“Life is wonderful, but it’s very dangerous. If you have the courage to live it, it’s marvelous.”
These words, spoken by beloved actor Lionel Barrymore, serve as the backbone to Edmund Goulding’s stunning 1932 drama, Grand Hotel.
Grand Hotel is ultimately a celebration of life in the face of death, perseverance as an antidote to hopelessness, and strength during trying moments. What’s more, it is one of the best representations of Screen Deco, coupled with its constellation of star players. The glamor that envelops the story and its characters is subtle once we hone in on the riveting plot, but it is absolutely present and beautiful.
The most striking piece of Deco that you will no doubt notice is the Hotel lobby. The set is nothing short of iconic as it bursts with high style. A winding staircase swivels around the scene and spills out onto the main floor, leading us to a kaleidoscope of black and white tile, encapsulating a front desk in the shape of a perfect circle. It is only fitting that we meet our stars in such a mesmerizing backdrop—and Goulding allows us to do just that. Hollywood royalty streams in through the ever-revolving door, and graces the magnificent scene, while leaving their footsteps on cinematic history.
Grand Hotel is an anthem to the rhythm and continuity of life. Just like the twirls of the Hotel’s constantly revolving door, the portrayal of life is continually in motion and forging onward, regardless of any situation.
When one customer leaves, a new guest checks in. When one person dies, another is born. When hopes are crushed, dreams are made new. The ups and downs we witness in the Hotel hold true to life—whenever we are faced with an ending, we must have the courage to encounter and appreciate a new beginning.
The Hotel is the only feature that remains consistent in the tumults of romance, the throes of tragedy, the joy of new camaraderie, and the pain of lost friendship. In an ever-changing world of ever-evolving relationships, the Hotel remains fixed though invigorated by the pursuits and passions of its guests.
Grand Hotel initially manifested as a 1929 tell-all novel entitled Menschen im Hotel (quite literally People in a Hotel) by writer Vicki Baum. It was based upon a true story regarding a scandal at a hotel, involving a stenographer and industrial magnate. Paired with Baum’s own experiences working as a maid in two Berlin hotels, her story follows the lives of multiple characters. Shortly after the novel’s release, the story was later adapted into a play in 1930, retitled Grand Hotel.
When it came time for the screen adaptation to be made, the real challenge was addressing how the story would follow the lives of its many protagonists. The silent rule at the time for movie studios was to put no more than two top stars in a film in order to keep production costs low and the profit potential high. Grand Hotel, however, featured five of MGM’s biggest stars and was one of the highest grossing films in studio history. Grand Hotel pioneered the ensemble cast.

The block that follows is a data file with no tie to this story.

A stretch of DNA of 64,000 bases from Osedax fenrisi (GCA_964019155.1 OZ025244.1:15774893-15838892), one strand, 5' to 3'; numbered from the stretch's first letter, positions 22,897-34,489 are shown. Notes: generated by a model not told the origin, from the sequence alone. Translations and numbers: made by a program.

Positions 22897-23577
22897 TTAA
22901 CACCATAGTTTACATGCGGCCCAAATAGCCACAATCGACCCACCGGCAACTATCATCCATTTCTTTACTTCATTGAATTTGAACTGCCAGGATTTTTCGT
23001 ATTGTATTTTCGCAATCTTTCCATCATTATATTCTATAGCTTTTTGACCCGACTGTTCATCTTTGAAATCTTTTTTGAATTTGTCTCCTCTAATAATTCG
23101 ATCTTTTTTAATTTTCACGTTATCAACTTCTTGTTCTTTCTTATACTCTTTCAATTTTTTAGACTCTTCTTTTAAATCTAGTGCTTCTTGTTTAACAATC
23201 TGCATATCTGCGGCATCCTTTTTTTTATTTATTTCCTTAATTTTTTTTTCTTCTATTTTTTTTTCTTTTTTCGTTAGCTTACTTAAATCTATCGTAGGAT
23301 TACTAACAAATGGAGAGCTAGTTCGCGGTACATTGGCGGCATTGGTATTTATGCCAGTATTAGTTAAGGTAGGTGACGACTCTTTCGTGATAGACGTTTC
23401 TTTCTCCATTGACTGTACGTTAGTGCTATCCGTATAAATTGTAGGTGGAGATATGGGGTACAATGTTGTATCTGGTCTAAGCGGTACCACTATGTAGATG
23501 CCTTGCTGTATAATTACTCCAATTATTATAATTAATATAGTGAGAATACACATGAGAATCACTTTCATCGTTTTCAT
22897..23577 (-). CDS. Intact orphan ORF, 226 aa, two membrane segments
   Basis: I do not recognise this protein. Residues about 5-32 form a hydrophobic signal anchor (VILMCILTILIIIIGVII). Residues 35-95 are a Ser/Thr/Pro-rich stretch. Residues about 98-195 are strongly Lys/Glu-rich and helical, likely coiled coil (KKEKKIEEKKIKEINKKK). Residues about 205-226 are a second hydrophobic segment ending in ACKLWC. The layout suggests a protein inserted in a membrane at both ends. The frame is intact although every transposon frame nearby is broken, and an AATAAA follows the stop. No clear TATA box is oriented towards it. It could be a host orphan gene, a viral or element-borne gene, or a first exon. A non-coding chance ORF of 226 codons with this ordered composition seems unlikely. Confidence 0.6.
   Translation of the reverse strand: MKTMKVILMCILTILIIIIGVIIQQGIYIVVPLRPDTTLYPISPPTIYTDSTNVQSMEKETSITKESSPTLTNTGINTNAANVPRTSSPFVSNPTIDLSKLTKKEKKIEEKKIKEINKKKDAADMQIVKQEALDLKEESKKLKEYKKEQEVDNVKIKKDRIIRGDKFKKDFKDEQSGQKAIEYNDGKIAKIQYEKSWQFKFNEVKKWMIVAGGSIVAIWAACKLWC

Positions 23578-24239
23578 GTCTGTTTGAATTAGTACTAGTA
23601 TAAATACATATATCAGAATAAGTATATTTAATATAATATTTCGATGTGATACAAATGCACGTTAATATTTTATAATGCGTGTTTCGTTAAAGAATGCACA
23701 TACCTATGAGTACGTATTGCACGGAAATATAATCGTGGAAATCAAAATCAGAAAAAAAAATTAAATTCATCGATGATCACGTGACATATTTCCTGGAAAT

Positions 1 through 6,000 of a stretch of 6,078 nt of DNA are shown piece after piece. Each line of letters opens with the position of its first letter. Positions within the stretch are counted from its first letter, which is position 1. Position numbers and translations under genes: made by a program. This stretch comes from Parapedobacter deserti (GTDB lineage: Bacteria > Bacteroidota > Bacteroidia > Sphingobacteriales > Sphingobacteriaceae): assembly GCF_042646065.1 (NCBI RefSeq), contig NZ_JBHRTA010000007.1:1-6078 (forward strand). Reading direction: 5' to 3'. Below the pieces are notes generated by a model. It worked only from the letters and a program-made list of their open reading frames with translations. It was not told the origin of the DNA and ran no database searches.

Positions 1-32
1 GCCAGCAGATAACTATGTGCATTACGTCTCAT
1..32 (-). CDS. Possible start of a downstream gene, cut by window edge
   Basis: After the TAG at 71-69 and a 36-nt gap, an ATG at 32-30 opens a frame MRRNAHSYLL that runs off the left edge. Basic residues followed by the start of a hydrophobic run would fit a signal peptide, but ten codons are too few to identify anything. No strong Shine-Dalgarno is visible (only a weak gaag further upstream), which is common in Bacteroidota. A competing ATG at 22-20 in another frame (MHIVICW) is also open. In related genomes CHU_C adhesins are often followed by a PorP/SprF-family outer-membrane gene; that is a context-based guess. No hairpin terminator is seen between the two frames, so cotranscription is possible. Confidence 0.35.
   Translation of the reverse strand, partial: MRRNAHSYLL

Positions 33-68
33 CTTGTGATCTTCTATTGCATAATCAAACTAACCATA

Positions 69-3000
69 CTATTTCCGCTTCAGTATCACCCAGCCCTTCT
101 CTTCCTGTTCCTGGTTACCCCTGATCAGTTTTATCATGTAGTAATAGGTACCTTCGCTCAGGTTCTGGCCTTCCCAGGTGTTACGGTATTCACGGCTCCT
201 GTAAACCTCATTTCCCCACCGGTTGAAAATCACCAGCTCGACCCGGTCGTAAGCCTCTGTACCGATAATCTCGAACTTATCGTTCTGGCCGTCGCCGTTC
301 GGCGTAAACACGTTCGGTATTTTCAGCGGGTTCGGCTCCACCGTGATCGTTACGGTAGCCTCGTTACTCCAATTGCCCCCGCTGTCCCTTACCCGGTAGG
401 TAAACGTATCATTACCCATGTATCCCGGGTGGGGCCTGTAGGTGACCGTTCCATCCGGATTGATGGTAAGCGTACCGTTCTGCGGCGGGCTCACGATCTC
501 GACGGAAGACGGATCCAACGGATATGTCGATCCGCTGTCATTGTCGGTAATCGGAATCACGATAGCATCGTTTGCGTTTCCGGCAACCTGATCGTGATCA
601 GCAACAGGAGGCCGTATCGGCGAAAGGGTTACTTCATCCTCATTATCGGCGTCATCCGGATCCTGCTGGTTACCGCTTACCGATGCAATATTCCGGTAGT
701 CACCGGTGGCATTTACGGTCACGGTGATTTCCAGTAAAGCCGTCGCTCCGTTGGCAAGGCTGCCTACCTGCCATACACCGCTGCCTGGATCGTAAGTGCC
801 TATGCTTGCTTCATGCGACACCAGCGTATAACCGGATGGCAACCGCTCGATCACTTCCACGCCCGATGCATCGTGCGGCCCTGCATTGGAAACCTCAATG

However, putting some of the studio’s top stars together in a film did have its consequences. The drama going on behind the scenes could have rivaled the conflicts portrayed in the story—namely between two sticks of box office dynamite: Joan Crawford and Greta Garbo.
The two screen goddesses often did not see eye-to-eye, and tempers flared behind the scenes. In one instance, Crawford was so angered by Garbo’s insistence on top billing that she decided to take revenge: knowing that Garbo hated tardiness and Marlene Dietrich just about equally, Crawford made sure to play Dietrich records between shots while, of course, waltzing onto the set fashionably late.
As a result, there are no scenes in which Garbo and Crawford are in the same frame. This way, they would not try to upstage one another. However, the relationships on the set were not all bad. Garbo, known for her reclusiveness in life, developed a strong friendship with John Barrymore, even allowing rare photos to be taken of them.
Conflicts aside, I think that the plot of this film sends a beautiful message.
I watch this film particularly to pay attention to Lionel Barrymore’s humbling performance as a dying man, who has decided to spend his final days in the lap of luxury. Although death is around the corner, Barrymore still finds joy and value in the relationships he builds, claiming to live truly for the first time. I also watch this film to see Garbo actually smile and become transformed and enraptured by the hope of love, even though her career and drive to continue living are initially suffering. I know that you, too, will enjoy this film and embrace the story it tells.
Thankfully, this film is in good company. In 2007, Grand Hotel was chosen for preservation in the U.S. National Film Registry by the Library of Congress for being “culturally, historically, or aesthetically significant.” One of Garbo’s quotes from this film even appears in the AFI’s top 100 Movie Quotes.
The “Grand Hotel theme” is still utilized in movies today, following the lives and activities of multiple characters in a bustling, busy place, with each life affecting the next. While its ensemble cast has created a movie formula, its message is particularly well done, celebrating each individual life and the impact it makes on the next. Rather than focus only on the allure and magnetism of the set, we become engrossed in the story and the charisma of its characters.
Grand Hotel. Always the same. People come, people go. On the surface, nothing ever happens, especially if one chooses to remain aloof. But on the inside, life and its most challenging moments transpire.